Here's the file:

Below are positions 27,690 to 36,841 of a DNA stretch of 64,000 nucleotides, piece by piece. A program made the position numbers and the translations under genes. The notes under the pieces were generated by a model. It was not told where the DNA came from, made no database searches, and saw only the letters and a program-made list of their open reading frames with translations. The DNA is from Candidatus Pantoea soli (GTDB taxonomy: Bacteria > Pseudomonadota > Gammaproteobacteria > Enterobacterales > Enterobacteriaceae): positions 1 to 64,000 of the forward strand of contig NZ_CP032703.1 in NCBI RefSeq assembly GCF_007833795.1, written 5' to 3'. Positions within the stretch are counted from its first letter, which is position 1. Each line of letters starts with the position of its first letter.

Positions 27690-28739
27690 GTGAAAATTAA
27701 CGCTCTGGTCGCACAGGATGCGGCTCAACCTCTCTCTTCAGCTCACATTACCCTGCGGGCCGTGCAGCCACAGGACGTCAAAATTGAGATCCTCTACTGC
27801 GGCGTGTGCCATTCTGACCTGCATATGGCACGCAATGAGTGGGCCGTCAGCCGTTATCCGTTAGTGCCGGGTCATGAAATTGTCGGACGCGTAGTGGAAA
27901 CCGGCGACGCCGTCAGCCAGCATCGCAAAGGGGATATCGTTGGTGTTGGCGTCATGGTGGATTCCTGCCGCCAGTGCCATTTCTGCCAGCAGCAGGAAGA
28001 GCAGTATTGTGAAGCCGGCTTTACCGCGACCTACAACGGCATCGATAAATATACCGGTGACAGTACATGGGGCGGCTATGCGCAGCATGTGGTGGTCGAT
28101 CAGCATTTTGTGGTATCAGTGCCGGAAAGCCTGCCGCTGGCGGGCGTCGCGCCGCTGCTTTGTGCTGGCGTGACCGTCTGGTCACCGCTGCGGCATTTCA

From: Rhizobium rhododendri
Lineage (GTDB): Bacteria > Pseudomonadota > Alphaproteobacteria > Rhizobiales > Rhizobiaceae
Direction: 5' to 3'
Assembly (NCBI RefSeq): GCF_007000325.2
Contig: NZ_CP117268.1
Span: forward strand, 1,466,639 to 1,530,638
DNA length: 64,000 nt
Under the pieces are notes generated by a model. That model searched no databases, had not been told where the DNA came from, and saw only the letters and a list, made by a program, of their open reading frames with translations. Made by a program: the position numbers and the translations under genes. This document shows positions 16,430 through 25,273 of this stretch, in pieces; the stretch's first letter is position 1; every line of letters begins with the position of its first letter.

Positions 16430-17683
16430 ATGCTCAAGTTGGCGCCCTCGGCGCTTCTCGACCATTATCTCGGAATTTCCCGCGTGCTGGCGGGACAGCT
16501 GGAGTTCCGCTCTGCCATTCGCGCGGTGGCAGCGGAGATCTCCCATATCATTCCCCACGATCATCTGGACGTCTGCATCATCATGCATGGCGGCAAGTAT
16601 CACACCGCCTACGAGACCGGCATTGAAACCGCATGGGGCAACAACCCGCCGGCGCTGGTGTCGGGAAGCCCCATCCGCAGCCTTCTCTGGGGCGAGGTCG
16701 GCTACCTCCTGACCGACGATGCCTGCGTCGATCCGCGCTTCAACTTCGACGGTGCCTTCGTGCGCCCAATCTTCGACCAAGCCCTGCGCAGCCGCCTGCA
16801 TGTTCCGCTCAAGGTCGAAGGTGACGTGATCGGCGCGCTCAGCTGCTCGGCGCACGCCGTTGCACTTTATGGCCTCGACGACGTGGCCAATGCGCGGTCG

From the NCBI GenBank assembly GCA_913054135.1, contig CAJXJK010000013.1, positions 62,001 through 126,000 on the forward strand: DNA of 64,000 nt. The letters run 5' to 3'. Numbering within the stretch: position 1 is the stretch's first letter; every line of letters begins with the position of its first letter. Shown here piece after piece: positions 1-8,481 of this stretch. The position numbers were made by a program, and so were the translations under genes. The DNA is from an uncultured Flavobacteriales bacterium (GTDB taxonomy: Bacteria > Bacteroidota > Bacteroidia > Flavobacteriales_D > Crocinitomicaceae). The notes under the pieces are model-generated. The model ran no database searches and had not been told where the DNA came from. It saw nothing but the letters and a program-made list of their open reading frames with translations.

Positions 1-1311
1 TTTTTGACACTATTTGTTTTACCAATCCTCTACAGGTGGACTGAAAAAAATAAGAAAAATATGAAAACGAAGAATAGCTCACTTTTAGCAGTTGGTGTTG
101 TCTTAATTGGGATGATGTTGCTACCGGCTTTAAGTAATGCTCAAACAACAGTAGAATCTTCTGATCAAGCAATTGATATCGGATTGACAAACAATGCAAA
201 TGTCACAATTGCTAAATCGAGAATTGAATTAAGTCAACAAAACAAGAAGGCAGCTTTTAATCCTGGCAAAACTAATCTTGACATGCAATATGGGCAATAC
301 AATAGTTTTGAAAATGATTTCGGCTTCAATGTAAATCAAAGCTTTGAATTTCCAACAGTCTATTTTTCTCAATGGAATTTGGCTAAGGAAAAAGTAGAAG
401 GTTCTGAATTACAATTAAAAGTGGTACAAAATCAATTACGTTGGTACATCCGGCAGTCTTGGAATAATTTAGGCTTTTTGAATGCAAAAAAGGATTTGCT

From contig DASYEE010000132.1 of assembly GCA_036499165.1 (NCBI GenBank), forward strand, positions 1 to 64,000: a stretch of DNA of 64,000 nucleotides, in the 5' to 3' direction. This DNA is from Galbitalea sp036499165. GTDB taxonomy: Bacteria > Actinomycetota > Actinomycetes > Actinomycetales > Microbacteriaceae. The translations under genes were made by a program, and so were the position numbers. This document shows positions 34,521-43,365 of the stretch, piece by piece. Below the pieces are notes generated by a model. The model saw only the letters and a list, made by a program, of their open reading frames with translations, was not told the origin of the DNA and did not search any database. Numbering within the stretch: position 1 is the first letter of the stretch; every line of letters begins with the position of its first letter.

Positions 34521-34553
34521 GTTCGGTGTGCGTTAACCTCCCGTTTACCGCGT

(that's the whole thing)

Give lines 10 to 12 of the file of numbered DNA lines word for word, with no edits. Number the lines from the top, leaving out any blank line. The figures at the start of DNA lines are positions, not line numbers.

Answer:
Lineage (GTDB): Bacteria > Pseudomonadota > Alphaproteobacteria > Rhizobiales > Rhizobiaceae
Direction: 5' to 3'
Assembly (NCBI RefSeq): GCF_007000325.2